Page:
* Reviewing Richard Post's case as an example, Amnesty "urges the Maricopa County authorities to conduct an urgent review of the use of restraint chairs in the county jails with a view to restricting their use."
* Disturbed by conditions in First Avenue Jail, where some juveniles are held in "lockdown" and kept in their cells for all but an hour per day, the report says that according to international standards, "it is not appropriate or humane to house children in solitary confinement."
* The report specifically censures the treatment of female juveniles awaiting trial, who are being held under "deprived conditions" at First Avenue Jail, including no privacy from male guards.
* Amnesty also recommends that because of serious concerns about the use of excessive force in the county's jails, the Sheriff's Office should review its policies about the use of force "to ensure that they conform to international standards."
Early in June, Amnesty's Angela Wright and David Marshall arrived in Phoenix to research conditions in the jails. They met with Arpaio and some of his staff, toured the jails and reviewed county records. They also met with a New Times writer to discuss Arpaio's long-standing unwillingness to turn over records or grant New Times an interview.
Arpaio turned down an interview request for this story as well.
Sheriff's Office intergovernmental liaison John J. MacIntyre dismissed the report, saying that "there are quite a few errors and inaccuracies in it." He says he will be writing a response to Amnesty International which he will send soon. He also pointed out that the Department of Justice declined action after investigating the Richard Post matter, and claimed that in none of the practices condemned by Amnesty International were state or constitutional laws violated.
According to Amnesty's report, Sheriff's Office staffers told the investigators that excessive force had never been "prevalent" at the jail and "stated that there were adequate measures to identify and sanction any officers found responsible for misconduct.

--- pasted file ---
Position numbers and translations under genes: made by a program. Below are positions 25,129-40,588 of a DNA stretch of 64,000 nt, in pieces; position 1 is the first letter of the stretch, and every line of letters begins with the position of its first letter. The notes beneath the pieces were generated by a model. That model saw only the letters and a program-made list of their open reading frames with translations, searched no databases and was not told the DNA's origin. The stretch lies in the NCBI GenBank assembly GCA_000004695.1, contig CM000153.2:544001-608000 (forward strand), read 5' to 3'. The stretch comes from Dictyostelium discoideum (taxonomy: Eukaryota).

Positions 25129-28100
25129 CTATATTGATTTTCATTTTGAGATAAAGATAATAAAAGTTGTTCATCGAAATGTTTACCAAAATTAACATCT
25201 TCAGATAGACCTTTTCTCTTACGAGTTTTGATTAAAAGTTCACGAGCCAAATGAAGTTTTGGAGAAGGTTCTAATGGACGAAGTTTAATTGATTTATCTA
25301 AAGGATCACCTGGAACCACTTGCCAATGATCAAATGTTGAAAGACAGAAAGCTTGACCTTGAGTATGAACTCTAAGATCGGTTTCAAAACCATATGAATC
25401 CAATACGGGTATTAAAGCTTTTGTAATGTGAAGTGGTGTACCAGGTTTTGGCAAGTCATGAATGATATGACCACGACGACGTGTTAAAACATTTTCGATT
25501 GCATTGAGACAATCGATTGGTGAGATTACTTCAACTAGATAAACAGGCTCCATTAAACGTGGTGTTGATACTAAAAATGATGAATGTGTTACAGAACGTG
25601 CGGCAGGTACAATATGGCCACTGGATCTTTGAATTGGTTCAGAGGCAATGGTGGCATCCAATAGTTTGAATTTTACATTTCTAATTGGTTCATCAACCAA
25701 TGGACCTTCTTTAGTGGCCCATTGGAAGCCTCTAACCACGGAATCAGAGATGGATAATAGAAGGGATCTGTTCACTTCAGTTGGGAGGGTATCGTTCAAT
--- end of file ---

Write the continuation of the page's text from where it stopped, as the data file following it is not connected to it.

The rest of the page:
"However, during its visit Amnesty International received information on more than a dozen cases of alleged ill-treatment or use of excessive force, covering an 18 month period up to the time of Scott Norberg's death, which raise serious concerns about practices in the jail system," the report says.
The report goes on to describe the case of Richard Post, a paraplegic who spent a single night in jail for arguing with a bar owner and for possessing a gram of marijuana; his story was told in New Times in January ("Jailers Show a Paraplegic Who's Boss," January 23).
Denied a catheter so he could urinate, Post banged on his cell door and caused his commode to overflow to get the attention of jail guards. They responded by taking Post out of his wheelchair and strapping him down in a restraint chair. After an hour, guards acceded to his pleas to put a gel cushion under him. Because he was on the hard surface so long, he would be bedridden for several months with an ulcerated anus.